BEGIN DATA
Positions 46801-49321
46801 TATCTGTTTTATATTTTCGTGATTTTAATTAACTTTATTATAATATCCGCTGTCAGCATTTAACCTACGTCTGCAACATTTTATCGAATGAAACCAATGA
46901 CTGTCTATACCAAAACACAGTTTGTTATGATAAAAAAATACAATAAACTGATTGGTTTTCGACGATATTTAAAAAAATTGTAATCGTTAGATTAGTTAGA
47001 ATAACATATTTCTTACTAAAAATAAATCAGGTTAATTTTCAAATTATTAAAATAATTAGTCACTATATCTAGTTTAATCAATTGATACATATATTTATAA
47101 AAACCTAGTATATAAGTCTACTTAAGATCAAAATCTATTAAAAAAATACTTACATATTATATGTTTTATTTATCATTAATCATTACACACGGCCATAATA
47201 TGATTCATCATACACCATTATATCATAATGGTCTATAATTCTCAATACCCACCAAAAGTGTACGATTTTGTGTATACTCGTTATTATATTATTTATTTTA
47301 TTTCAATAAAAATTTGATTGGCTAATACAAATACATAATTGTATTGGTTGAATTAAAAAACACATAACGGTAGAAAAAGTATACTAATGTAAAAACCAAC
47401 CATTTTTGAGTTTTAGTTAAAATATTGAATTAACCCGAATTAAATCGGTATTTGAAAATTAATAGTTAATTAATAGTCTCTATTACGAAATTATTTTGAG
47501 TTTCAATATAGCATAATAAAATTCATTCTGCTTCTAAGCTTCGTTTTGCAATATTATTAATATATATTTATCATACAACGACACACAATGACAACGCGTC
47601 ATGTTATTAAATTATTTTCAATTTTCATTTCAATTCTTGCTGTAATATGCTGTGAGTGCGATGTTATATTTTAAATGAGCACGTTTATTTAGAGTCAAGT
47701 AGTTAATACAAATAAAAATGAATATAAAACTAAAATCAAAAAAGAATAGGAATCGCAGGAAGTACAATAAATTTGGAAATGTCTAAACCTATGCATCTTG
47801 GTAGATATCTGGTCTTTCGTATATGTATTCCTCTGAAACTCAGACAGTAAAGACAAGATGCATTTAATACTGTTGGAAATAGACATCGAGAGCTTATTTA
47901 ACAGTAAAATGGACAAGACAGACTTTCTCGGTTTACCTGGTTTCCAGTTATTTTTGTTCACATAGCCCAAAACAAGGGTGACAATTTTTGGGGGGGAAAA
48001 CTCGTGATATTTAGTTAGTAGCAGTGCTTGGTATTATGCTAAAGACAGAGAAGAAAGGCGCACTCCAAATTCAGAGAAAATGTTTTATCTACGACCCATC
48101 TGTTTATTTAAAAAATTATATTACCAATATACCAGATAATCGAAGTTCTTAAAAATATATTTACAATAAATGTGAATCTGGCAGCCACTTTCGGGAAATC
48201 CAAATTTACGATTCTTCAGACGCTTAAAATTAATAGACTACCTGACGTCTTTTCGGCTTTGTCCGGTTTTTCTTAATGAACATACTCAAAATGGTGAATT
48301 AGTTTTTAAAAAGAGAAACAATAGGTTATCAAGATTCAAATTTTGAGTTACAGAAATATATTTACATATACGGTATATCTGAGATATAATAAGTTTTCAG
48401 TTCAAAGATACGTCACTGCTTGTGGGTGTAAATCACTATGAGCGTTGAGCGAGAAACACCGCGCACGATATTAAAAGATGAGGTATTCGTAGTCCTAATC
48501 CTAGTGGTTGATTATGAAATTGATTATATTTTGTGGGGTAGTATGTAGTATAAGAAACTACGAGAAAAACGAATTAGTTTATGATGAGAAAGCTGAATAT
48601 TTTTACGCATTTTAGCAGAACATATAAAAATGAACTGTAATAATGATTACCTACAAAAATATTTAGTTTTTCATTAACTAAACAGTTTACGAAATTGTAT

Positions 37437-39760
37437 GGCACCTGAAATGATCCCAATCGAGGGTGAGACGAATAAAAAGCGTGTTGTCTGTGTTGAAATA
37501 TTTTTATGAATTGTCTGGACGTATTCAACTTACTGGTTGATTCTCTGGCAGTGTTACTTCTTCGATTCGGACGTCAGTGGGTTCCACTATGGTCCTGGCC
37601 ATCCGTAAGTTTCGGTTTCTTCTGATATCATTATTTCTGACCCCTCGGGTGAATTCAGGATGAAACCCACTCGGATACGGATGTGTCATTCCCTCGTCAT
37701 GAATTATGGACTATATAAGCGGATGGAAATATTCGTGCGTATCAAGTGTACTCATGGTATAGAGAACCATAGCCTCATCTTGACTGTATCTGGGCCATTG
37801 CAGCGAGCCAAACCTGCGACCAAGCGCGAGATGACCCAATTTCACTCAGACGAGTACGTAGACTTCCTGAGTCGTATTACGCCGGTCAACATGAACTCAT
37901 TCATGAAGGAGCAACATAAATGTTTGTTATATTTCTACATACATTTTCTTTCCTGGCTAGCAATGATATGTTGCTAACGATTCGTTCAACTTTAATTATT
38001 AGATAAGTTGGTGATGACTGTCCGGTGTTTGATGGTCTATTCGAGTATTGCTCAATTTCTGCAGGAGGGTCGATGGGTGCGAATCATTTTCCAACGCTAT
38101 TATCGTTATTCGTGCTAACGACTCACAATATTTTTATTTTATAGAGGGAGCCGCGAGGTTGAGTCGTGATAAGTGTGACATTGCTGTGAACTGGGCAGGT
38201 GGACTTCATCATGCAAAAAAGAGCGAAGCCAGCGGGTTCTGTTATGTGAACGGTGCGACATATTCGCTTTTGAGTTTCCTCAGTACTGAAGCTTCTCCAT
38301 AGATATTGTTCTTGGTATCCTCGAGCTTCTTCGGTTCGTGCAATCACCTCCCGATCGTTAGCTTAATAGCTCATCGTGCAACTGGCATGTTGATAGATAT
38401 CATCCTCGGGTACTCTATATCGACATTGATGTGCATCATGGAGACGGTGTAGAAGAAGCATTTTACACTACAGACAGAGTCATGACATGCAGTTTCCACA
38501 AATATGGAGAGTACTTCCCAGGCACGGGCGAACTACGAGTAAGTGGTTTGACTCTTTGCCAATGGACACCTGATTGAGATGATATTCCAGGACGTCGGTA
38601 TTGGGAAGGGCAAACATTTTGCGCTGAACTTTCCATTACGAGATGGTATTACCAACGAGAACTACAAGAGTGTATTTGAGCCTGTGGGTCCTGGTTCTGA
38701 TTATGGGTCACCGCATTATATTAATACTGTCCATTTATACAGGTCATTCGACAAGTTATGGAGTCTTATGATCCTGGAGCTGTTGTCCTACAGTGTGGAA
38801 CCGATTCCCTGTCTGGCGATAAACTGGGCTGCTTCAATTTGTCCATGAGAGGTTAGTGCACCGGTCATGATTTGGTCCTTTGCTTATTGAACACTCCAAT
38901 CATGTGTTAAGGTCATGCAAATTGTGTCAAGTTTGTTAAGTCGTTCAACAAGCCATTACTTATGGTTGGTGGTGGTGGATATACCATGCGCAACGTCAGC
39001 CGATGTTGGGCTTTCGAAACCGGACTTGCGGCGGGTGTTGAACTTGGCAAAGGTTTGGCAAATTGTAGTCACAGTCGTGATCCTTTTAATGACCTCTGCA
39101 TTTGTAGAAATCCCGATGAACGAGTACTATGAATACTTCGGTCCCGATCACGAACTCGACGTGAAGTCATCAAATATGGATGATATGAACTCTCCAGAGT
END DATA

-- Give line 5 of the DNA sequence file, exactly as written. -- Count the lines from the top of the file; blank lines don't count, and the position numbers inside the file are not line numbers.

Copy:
47101 AAACCTAGTATATAAGTCTACTTAAGATCAAAATCTATTAAAAAAATACTTACATATTATATGTTTTATTTATCATTAATCATTACACACGGCCATAATA